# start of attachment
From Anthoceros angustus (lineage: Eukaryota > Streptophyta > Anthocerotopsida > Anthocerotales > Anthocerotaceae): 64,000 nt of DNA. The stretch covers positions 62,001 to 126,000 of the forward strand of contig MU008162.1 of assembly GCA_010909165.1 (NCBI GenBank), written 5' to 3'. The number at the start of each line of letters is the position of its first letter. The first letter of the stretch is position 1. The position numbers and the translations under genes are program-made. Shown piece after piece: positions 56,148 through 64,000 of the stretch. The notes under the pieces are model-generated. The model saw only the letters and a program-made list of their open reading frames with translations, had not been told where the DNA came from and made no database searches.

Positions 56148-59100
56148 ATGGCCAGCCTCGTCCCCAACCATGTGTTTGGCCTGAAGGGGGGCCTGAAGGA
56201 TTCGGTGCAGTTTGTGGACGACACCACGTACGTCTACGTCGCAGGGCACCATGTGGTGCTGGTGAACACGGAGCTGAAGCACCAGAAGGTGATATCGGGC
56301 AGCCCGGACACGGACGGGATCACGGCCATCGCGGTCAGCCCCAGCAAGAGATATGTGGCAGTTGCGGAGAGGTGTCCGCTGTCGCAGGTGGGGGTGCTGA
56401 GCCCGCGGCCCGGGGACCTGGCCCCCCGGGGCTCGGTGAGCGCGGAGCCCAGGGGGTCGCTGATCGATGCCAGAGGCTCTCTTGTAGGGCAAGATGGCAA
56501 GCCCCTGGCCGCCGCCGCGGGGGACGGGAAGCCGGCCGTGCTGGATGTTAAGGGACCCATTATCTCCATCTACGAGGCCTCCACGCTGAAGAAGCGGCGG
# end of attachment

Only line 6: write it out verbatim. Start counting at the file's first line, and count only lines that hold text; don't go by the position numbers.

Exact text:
56401 GCCCGCGGCCCGGGGACCTGGCCCCCCGGGGCTCGGTGAGCGCGGAGCCCAGGGGGTCGCTGATCGATGCCAGAGGCTCTCTTGTAGGGCAAGATGGCAA